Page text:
The e-HDI is both the cheapest diesel 508 and the most efficient
The SW estate version tested here emits Co2 110g/km
In Sport the gear shifts are quick but still nowhere near smooth enough
Good alternative is the 1.6HDi 508, which is £800 less expensive
The electrically controlled gearbox feels like very old technology in the face of twin-clutch system
508 SW makes a fine estate car, its load bay as large as the Passat’s, if not the Mondeo’s
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What is it?
After a positive introduction to Peugeot’s new large saloon/estate in range topping GT specification two weeks ago, here we’re moving to the opposite end of the price list. The e-HDI, both the cheapest diesel 508 (there is a petrol model that costs less) and the most efficient. The SW estate version tested here emitting Co2 110g/km, the saloon 109g/km.
The e-HDi tag comprises a 110bhp 1.6-litre four-cylinder diesel, stop-start technology and a six-speed electrically controlled manual gearbox (EGC).
What’s it like?
We tested the e-HDi mostly in town, where the engine’s 199lbft of torque proved adequate for reasonably progress in what is a large car, and without becoming overly vocal. However what we weren’t able to verify on this initial test, was the engine’s ability at higher speeds and carrying heavier loads. We’ll conduct just such a test when we get the car back in the UK.
The urban driving did give plenty of opportunity to evaluate Peugeot’s stop-start system though, which uses a reversible alternator rather than a conventional starter motor. Although the engine doesn’t cut out and restart imperceptibly, the refinement is as good as any rival system. It also stops the engine just before the car comes to a rest, rather than waiting until it has completely stopped – without any affect on brake progression. And although the engine is not restarted until you release the brake pedal, it is not caught out with a quick application of the throttle, unlike some other automatic stop-start systems.
Unfortunately though, once on the move, progress gets markedly less smooth. The electrically controlled gearbox feels like very old technology in the face of twin-clutch systems, or even the latest torque converters. In drive the gearchanges are both ponderous and all too noticeable, in Sport the shifts are quicker but still nowhere near smooth enough for a car with otherwise impressive levels of refinement and comfort. Peugeot advise that it is best driven as a manual, which does help, but only by virtue that you anticipate each change, but to my mind this somewhat defeats the purpose of an automatic.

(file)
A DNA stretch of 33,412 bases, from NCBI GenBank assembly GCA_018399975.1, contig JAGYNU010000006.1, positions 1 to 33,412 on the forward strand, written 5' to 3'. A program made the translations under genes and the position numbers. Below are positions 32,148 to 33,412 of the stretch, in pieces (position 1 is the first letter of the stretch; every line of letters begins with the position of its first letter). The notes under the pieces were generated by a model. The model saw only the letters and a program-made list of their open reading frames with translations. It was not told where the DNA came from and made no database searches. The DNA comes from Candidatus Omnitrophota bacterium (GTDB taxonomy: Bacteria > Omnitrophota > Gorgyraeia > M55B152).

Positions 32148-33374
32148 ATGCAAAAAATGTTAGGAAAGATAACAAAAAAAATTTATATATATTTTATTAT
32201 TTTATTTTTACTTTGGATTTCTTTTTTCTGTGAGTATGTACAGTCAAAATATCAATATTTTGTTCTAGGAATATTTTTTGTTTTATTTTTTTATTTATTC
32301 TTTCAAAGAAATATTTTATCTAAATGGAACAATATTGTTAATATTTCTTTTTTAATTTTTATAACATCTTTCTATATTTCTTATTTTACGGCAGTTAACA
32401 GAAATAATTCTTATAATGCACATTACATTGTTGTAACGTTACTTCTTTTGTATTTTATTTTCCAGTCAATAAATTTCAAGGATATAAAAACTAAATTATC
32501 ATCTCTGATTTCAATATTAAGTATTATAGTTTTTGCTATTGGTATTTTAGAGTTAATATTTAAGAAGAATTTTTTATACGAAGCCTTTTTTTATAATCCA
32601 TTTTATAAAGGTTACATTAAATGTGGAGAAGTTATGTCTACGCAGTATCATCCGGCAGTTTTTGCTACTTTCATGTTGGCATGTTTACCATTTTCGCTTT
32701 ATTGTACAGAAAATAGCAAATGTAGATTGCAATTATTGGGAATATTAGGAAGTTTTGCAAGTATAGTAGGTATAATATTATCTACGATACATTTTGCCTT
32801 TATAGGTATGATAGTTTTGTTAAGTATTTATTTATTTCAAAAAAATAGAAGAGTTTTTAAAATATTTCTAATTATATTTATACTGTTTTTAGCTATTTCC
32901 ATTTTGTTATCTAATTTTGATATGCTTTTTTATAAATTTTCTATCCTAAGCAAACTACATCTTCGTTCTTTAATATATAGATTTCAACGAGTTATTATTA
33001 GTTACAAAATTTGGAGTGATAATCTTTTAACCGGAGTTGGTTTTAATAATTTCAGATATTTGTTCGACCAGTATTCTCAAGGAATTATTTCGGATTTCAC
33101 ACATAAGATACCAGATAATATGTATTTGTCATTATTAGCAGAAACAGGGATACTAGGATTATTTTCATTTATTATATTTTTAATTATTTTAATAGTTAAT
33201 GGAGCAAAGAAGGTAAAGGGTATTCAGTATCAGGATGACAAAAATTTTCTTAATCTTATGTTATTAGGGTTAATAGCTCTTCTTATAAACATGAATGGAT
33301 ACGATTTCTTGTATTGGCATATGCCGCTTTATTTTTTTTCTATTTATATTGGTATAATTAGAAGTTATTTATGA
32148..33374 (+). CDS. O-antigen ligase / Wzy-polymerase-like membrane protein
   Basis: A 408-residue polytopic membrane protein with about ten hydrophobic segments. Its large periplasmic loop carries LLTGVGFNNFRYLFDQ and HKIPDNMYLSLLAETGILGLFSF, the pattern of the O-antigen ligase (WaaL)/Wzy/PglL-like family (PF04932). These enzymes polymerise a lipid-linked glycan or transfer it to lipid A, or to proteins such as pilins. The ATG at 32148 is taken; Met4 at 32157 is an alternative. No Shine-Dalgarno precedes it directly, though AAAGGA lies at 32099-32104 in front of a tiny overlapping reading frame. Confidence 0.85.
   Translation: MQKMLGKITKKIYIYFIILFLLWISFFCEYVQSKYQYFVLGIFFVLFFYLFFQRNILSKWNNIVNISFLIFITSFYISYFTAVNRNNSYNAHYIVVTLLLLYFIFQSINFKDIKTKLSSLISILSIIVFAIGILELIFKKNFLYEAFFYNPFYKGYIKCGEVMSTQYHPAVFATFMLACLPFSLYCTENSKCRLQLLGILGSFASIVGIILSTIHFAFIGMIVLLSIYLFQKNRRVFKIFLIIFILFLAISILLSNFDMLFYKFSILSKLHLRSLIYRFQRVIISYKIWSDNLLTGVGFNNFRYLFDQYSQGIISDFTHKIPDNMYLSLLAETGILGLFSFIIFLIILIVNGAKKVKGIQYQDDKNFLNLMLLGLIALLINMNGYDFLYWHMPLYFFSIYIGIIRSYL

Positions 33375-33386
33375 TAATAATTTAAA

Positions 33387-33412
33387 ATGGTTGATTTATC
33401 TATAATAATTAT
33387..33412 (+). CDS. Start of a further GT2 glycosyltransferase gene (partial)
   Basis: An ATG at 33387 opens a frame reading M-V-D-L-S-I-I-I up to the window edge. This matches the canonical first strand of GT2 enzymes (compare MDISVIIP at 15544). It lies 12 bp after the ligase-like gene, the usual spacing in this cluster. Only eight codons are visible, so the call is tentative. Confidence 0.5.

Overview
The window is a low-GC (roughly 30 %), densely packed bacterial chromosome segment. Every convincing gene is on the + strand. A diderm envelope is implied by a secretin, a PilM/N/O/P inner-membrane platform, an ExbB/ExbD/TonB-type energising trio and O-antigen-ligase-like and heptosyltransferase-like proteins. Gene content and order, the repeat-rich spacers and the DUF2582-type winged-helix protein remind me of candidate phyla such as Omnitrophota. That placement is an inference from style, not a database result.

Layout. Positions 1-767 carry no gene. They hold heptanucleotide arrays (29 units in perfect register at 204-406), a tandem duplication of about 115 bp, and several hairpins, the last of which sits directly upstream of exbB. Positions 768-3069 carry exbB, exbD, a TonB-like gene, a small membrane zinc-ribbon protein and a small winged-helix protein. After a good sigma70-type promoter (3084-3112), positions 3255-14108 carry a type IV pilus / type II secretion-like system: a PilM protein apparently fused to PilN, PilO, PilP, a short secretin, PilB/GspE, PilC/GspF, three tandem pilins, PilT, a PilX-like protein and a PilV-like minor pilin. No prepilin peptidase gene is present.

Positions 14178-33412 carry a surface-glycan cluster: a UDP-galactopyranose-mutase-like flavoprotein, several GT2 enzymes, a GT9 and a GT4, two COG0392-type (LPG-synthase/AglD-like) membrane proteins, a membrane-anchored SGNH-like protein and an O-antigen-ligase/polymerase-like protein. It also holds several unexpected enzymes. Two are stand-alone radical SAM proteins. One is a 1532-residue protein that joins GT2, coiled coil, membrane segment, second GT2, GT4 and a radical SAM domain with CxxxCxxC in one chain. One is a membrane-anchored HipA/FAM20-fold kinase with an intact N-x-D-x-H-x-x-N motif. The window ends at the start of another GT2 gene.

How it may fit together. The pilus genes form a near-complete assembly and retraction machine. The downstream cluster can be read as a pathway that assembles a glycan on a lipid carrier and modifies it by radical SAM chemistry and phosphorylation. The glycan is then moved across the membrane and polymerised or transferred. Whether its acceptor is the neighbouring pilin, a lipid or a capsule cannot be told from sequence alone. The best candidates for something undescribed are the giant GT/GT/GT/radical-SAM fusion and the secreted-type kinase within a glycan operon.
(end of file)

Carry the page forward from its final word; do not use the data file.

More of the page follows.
In theory this engine can be made to work with a manual gearbox – but the ECG is required to achieve the Co2 figures – and therefore is not offered. While 110g/km is impressively low for a large car (matching VW’s forthcoming Passat Bluemotion), it hasn’t been achieved without sacrifice.
Which is a shame because in other respects the 508 SW makes a fine estate car, its load bay as large as the Passat’s, if not the Mondeo’s. And compared to the saloon there is little trade-off in driving dynamics for the like-for-like 20kg weight gain and higher centre or gravity.
The e-HDI also our first chance to try a 508 with the standard MacPherson front suspension, and although, again, our urban test route was not the ideal environment to test outright grip, it did prove that the 508 still steers and rides well, if not quite with the same precision as the GT.
Should I buy one?
Only if you want the cleanest 508 and are prepared to accept the frustrations of the gearbox. Alternatively Peugeot sell a 1.6HDi 508, which may have slightly less torque and no stop-start, but still only emits 124g/km and costs £800 less. Another one to test when the 508 hits the UK.
Peugeot 508 e-HDI SW Active
Price: £20,750; Top speed: 120mph; 0-62mph: 12.3sec; Economy: 62.8mpg (combined); Co2: 110g/km; Kerbweight: 1420kg; Engine type: 4cyl in line, 1560cc, turbodiesel; Installation: Front, transverse, fwd; Power: 110bhp at 3600rpm; Torque: 199lb ft at 1750-2000rpm; Gearbox: 6spd automated single clutch manual